Moments later, it was time for our car to depart.  Literally, five minutes into our journey, our car broke down. The driver took off the front tire on the driver’s side and started hitting the brake pads. My fellow passengers started complaining while I stood watching the scene with some amazement. I was surprised to see the driver perform ablution when things got really heated between him and the passengers. I guess it was his way of trying to calm himself, or may be ease the tension down. 

Our Car, broken down in Dakar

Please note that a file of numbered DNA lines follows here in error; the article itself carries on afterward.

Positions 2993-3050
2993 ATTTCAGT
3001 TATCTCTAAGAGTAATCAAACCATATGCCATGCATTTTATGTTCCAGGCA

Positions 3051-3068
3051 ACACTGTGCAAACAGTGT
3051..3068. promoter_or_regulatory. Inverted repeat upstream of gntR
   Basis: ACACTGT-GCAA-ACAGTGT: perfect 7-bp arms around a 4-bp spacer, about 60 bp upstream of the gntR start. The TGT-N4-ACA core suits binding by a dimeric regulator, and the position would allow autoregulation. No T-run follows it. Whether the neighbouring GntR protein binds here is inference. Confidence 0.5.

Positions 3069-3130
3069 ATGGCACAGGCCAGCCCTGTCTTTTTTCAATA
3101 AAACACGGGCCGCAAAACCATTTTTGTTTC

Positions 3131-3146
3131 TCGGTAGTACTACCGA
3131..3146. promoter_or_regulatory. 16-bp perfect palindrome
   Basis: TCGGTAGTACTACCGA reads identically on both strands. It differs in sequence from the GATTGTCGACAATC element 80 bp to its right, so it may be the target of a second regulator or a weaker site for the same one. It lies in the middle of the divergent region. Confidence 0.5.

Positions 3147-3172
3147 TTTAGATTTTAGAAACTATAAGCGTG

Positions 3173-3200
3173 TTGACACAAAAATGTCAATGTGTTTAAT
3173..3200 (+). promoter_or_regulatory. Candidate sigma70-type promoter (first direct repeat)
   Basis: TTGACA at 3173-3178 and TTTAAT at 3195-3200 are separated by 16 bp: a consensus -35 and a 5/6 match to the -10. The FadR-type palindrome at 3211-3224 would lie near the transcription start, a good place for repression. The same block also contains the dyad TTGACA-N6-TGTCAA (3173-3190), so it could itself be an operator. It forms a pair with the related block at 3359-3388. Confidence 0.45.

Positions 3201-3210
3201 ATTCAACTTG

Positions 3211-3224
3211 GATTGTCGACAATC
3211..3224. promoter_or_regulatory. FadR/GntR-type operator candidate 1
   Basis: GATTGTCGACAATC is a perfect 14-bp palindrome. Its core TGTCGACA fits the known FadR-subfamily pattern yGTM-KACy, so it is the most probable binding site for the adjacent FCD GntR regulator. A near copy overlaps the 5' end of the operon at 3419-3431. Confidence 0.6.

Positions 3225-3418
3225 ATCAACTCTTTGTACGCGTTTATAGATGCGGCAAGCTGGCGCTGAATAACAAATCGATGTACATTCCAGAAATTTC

The driver should have inspected his motor vehicle to determine that it was fit for the trip. Unfortunately, I think that did not happen. We were stranded at this place for some time until the driver and his backup mechanics from the garage were able to fix the problem. They declared that the car was now ready for the trip to Farafenni.  However, our driver wasn't so sure about the condition of his car. After driving for another five minutes, he turned around and and returned to the garage. We got transferred to a different car and the new driver settled the 10,000 CFA with the former. Unlike the previous car, this one was in good shape. It seemed that Mariama could not believe her eyes as our car drove by the remote areas. After a long silence, she asked, “Uncle, why is everyone here poor.”  "Well, I don’t know," I replied. "May be when you go back you will ask Obama to do something about it," I suggested.